Sir John Heale, Serjeant-at-Law
In: Devonshire gleanings from Manningham’s Diary.
ransactions of the Devonshire Association, 1875, Vol VII, pp. 383-384.
Prepared by Michael Steer
The author has provided a biographical excerpt, that he calls a ‘Gleaning’ from the "Diary of John Manningham, of the Middle Temple, and of Bradbourne, Kent, Barrister-at-Law, 1602-1603, His paper was presented at the Association’s 1875 Torrington meeting. Sir John Heale, or Hele (1541/2-1608), barrister, was the 4th son of Nicholas Hele of Hele, Devon, and his second wife, Margaret, daughter of Richard Dune (Downe or Down) of Holes-worthy, sixth son overall. Wikipedia suggests c. 1543 but also declares c. 1541 as his year of birth. History of Parliament suggests c. 1542. Both are based on his monument. His year of birth, although estimated, is relatively consistent in source and based on the entry on his monument. A Serjeant-at-Law, commonly known simply as a Serjeant, was a member of an order of barristers. The position of Serjeant-at-Law (servientes ad legem), or Sergeant-Counterwas centuries old; there are writs dating to 1300 which identify them as descended from figures in France before the Norman Conquest. The Serjeants were the oldest formally created order in England, having been brought into existence as a body by Henry II. The order rose during the 16th century as a small, elite group of lawyers who took much of the work in the central common law courts. The article, from a copy of a rare and much sought-after journal can be downloaded from the Internet Archive. Google has sponsored the digitisation of books from several sources. [Everything within brackets is editorial, All else is from the Diary]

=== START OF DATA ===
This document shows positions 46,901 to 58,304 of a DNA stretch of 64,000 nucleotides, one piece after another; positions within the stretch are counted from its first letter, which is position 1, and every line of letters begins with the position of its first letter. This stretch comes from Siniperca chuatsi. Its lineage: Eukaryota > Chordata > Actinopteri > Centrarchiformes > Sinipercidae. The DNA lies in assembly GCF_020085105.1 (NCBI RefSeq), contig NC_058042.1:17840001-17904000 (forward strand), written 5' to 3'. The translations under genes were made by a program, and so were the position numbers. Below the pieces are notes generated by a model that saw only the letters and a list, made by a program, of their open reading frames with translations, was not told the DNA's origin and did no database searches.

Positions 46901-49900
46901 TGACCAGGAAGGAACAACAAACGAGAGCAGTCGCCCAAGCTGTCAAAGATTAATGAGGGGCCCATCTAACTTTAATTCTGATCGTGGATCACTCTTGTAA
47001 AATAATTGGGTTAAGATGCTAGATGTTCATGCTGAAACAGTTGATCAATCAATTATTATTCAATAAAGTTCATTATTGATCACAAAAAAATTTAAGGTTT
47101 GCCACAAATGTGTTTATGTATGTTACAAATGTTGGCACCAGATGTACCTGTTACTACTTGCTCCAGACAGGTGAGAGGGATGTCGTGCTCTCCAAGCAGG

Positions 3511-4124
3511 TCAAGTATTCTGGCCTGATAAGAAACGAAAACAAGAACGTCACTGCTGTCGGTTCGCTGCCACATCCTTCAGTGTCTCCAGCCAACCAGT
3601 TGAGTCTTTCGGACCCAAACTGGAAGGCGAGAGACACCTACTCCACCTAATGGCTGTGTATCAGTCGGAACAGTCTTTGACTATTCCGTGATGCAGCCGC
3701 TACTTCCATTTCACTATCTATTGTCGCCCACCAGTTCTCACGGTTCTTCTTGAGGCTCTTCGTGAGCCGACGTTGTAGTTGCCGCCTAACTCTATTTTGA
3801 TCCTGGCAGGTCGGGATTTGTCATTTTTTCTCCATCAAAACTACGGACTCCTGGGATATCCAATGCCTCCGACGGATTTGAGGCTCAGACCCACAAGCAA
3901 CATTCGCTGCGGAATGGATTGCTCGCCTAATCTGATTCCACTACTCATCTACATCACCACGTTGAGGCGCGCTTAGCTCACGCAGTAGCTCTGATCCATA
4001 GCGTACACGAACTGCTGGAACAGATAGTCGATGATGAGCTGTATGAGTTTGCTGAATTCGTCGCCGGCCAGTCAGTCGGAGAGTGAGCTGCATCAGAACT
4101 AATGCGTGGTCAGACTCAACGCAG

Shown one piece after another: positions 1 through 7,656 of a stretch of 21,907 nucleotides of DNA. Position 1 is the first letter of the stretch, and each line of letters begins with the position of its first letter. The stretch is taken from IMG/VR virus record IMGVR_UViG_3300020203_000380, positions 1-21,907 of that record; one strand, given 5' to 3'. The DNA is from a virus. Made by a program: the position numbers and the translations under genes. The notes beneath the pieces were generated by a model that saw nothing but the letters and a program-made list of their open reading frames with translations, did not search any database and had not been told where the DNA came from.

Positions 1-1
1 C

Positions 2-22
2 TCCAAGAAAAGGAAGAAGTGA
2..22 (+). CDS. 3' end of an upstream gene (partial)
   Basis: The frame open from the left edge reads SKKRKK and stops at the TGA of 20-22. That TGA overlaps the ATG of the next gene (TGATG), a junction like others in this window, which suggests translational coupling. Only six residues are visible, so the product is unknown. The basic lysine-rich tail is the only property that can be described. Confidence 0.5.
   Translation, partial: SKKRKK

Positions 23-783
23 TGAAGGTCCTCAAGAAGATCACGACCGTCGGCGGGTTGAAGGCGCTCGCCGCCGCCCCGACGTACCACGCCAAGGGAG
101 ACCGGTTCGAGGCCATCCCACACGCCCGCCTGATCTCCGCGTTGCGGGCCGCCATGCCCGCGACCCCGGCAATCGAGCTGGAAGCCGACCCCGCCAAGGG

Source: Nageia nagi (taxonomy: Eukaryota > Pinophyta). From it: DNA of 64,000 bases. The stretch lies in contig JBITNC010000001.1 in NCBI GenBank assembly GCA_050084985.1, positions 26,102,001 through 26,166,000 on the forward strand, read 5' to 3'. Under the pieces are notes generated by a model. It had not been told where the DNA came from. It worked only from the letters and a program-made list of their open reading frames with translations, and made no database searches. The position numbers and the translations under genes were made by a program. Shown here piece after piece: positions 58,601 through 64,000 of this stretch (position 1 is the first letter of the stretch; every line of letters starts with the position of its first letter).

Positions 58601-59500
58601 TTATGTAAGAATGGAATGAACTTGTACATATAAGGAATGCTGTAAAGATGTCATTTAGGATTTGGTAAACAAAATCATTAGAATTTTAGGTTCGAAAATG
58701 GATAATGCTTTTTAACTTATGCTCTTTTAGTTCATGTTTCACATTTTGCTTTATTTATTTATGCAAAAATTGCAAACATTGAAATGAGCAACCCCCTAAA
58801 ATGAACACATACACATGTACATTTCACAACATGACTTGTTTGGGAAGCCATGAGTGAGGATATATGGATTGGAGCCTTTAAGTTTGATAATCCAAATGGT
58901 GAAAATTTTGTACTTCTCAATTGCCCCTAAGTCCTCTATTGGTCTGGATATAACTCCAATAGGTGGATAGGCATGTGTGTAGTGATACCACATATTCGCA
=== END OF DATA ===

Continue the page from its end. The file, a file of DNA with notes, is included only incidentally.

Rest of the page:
[Sir John Heale, Serjeant-at-Law. Died 4th June in the 66th year of his age. He was buried in Wemberry Church. Mr. Sergeant Heale appears in the following entry only]:-
"Sergeant Heale, since he became the Queens Sergeant, came to the Lord Keeper, desyring that he would heareafter give him more gratious hearinge; otherwise, his clients already beginning to fall from him, he would nowe betake himself to his ease in the country, and leave this troublesome kinde of lyfe. The Lord Keeper made him no other answere but said, yf that were his resolucion he doubted not but the blessing of Issakar would light upon him. Vide Gen. xlix. 14 : ' Issachar shall be a strong asse couching downe betweene two burdens; and he shall see that rest is good; and that the land is pleasaunt, and he shall bowe his shoulders to beare, and he shal be subiect unto tribute. ' " pp. 36-7.
[Mr. Bruce remarks] " Sergeant Hele was one of the legal butts of the time. (See Foss's Judges, VI. 141; Egerton Papers, pp. 315, 391, 399.)"
[Prince says "Serjeant Hele was a person not only of exact skill and judgment in the nicest points of the law, but of great integrity and faithfulness to his client: However he could not escape, in his time, the envy of the world, which follows Vertue as close as the shadow doth the body; if therefore some have endeavoured to load his memory with any undecent or uncharitable reflections, that of Solomon may excuse him, 'Who can stand before envy ?"' ("Worthies of Devon," p. 486.)]